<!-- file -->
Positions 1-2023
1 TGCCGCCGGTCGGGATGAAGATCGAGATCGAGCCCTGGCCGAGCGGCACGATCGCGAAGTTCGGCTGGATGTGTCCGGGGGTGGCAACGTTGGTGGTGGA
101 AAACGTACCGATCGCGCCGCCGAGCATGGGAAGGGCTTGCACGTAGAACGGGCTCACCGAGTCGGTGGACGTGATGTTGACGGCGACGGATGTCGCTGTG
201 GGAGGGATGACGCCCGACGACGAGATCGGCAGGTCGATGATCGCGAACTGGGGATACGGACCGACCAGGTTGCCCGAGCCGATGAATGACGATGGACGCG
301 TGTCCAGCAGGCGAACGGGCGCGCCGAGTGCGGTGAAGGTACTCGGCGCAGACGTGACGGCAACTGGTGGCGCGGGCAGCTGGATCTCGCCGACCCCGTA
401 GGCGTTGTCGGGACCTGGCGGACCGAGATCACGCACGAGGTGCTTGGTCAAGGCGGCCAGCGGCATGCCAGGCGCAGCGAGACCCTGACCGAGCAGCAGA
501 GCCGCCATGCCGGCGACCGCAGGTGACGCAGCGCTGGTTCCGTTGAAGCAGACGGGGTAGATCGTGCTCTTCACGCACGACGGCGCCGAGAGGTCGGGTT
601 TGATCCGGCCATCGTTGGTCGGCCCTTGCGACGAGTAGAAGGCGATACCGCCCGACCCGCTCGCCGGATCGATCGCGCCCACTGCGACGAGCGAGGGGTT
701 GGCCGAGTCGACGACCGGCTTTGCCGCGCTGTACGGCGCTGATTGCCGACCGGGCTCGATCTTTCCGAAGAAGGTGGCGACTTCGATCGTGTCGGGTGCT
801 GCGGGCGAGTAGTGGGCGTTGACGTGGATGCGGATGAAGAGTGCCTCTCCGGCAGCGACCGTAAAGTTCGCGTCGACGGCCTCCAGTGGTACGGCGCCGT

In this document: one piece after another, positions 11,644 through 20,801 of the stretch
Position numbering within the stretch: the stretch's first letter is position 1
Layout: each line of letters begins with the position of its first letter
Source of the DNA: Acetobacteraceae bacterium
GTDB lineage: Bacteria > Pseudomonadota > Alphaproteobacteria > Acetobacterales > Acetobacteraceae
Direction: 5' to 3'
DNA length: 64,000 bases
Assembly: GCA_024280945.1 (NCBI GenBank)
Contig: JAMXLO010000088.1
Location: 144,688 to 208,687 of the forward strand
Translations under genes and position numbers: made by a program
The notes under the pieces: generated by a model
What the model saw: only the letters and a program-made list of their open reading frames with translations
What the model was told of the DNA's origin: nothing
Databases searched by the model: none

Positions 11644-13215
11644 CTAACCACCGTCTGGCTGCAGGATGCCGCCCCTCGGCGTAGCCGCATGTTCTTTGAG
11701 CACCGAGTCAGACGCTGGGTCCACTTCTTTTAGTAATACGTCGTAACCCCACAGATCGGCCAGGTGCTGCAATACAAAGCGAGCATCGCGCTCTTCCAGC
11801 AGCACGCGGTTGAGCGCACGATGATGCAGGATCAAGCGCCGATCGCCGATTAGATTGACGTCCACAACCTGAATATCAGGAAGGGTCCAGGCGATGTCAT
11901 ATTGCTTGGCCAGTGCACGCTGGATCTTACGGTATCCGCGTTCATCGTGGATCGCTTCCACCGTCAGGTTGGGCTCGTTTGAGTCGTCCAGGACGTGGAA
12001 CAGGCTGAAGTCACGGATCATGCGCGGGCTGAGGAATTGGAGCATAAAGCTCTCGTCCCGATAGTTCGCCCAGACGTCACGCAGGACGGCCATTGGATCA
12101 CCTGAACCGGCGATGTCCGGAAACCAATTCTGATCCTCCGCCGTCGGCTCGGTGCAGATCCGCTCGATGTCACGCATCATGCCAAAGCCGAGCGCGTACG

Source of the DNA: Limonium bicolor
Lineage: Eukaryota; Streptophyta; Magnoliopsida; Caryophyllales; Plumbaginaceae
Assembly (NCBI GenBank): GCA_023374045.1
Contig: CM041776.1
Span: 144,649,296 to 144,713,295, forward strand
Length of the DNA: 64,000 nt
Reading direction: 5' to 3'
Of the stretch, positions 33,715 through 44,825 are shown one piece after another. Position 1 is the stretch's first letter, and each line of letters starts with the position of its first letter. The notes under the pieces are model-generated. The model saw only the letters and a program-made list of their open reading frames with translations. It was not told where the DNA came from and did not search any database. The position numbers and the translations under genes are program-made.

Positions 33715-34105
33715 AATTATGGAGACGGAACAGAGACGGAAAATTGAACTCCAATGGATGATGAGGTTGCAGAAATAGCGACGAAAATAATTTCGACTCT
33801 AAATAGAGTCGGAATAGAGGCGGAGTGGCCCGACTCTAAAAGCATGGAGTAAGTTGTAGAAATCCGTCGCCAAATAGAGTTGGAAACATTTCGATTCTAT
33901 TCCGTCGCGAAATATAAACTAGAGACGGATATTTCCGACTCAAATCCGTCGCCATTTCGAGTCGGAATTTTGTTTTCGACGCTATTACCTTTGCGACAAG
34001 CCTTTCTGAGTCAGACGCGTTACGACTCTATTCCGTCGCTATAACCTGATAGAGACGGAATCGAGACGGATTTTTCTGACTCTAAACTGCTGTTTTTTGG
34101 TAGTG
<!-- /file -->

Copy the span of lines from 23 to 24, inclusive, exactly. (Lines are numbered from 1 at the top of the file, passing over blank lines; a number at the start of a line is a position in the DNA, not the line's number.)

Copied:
What the model saw: only the letters and a program-made list of their open reading frames with translations
What the model was told of the DNA's origin: nothing